Police believe Dal student may have been murdered over drug deal
Court documents indicate police believe a missing Dalhousie University student was murdered while making a drug deal in Halifax.
According to the Information to Obtain a Search Warrant, 22-year-old Taylor Samson went to sell marijuana to a new client the night he disappeared.
Samson left his home in the 6000 block of South Street around 10:30 p.m. Saturday. He was reported missing around 5:30 p.m. Sunday.
The documents state that one of Samson’s friends told police he seemed nervous about the meeting because he was selling four pounds of marijuana – a higher amount than usual.
Samson reportedly had asked many of his friends to go with him that night, but no one could go, so he went alone.
The documents also indicate that Samson’s mother confirmed to police that her son sold marijuana for extra cash while in school.
Dalhousie University student charged in Samson’s death
A 22-year-old Dalhousie University student has been charged in Samson’s death.
Police arrested William Michael Sandeson outside an address on Leaman Drive in Dartmouth around 8:30 p.m. Tuesday.
“Investigators began to determine there may very well be some criminality related to this missing person,” said Tom Townsend, acting inspector for the Halifax Regional Police.
“It was very uncharacteristic of him not to be in contact with his family, not to be in contact with his friends.”
Investigators searched an apartment in the 1200 block of Henry Street, located a block away from Dalhousie University, on Wednesday. Police believe Samson was murdered at the apartment, although his body has not been found.
According to court documents, Sandeson lives at the address.
Sandeson has been charged with first-degree murder in Samson’s death. Sandeson's lawyer appeared on his behalf in Halifax provincial court on Thursday.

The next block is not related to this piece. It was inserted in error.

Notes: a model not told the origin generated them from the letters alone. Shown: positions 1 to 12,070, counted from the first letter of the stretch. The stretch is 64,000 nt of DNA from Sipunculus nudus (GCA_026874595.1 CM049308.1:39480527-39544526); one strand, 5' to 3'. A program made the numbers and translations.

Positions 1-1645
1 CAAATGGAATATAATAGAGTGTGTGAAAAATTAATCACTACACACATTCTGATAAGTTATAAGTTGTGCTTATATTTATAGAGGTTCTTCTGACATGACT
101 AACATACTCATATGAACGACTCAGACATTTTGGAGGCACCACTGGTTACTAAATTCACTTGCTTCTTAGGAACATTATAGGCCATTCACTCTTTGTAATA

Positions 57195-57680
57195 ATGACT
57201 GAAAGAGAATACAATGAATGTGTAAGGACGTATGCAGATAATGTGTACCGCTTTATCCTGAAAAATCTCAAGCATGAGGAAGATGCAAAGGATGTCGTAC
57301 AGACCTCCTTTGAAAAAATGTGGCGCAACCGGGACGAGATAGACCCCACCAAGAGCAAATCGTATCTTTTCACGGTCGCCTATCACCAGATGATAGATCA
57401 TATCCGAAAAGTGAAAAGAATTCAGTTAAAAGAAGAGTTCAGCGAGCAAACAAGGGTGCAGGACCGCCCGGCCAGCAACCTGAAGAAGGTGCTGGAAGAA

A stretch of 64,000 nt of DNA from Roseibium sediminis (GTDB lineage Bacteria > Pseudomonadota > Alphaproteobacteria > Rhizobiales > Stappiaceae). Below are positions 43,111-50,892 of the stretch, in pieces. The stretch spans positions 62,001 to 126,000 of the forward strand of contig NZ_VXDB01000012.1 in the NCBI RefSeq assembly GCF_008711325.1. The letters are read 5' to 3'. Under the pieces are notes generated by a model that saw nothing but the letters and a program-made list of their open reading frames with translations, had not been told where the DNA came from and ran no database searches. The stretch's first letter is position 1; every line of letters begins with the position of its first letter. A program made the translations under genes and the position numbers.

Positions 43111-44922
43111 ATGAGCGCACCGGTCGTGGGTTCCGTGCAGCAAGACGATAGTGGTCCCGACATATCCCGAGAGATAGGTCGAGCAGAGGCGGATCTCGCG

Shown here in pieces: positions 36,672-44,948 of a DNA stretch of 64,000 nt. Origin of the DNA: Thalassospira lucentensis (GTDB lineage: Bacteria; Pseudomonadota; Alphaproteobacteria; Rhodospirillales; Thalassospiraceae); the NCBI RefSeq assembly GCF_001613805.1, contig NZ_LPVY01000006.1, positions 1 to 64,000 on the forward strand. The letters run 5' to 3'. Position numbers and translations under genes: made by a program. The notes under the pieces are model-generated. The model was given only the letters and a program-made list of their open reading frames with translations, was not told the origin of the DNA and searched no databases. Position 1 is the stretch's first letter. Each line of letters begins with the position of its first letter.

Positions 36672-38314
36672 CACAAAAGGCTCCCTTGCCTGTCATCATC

Sandeson was remanded into custody and is due back in court on Sept. 2.
Dalhousie University released a statement Thursday, confirming that Samson and Sandeson were students at the school and that they both lived off campus.
Samson was a third-year physics student while Sandeson was accepted to first-year medical school and would have started classes on Monday.
Sandeson also has a Bachelor of Science degree in kinesiology from Dalhousie University and is a varsity athlete on the roster for the Tigers men’s track and field team.
“Dalhousie is devastated by this news,” said Dalhousie spokesperson Janet Bryson in a statement. “Our thoughts are with Taylor’s family and friends and the loss they have suffered.”
Samson’s fraternity, Sigma Chi, is also grieving the loss.
“The university has been very helpful in providing psychological services and support and the fellows have been very appreciative of that and are taking advantage of it,” said fraternity advisor Alan Williams.
Support and counselling is available for all Dalhousie students. Students can contact Dalhousie Counselling and Psychological Services at 902-494-2081.
Friend of the accused hopes to start conversation about drug culture
“I knew him as a very different person than you would see from that shot of him holding his t-shirt over his face,” she says.
We’re protecting her identity because she fears for her safety.
She says she has known William Sandeson for more than a year.
“Will did not get into Dalhousie medical school on his first application,” she adds.
Just two years ago, Sandeson represented Nova Scotia at the Canada Games.
But his friend says when he didn’t get into Dal; Sandeson first went to a very pricey med school in the Caribbean.
“I do know that he had concerns about debts that were quite high.”
Sandeson’s friend wants to raise a larger conversation about what she calls the drug culture near campus, and near a daycare.
“There’s a street knowledge that marijuana is available from that frat house.”
She adds, “Next time this happens will it be in the middle of the day? Will there be a weapon? Is someone going to be in the wrong place at the wrong time and caught in the cross fire? We have to draw a line somewhere and say that this is illegal and inappropriate and unsafe.”
She says she respects that people are grieving the loss of Taylor Samson.
“We can mourn the destruction of those two lives, we can also hold people accountable," she says.
Meanwhile, police won’t say whether they intend to lay more charges, and that finding Samson’s body remains a top priority.
“That obviously is the most important goal of the investigation right now, not just for the investigation itself, but for closure for the Samson family,” said Tom Townsend, acting inspector for the Halifax Regional Police.
Police are asking anyone with information about the case to contact them.
With files from CTV Atlantic's Kelly Linehan & Kayla Hounsell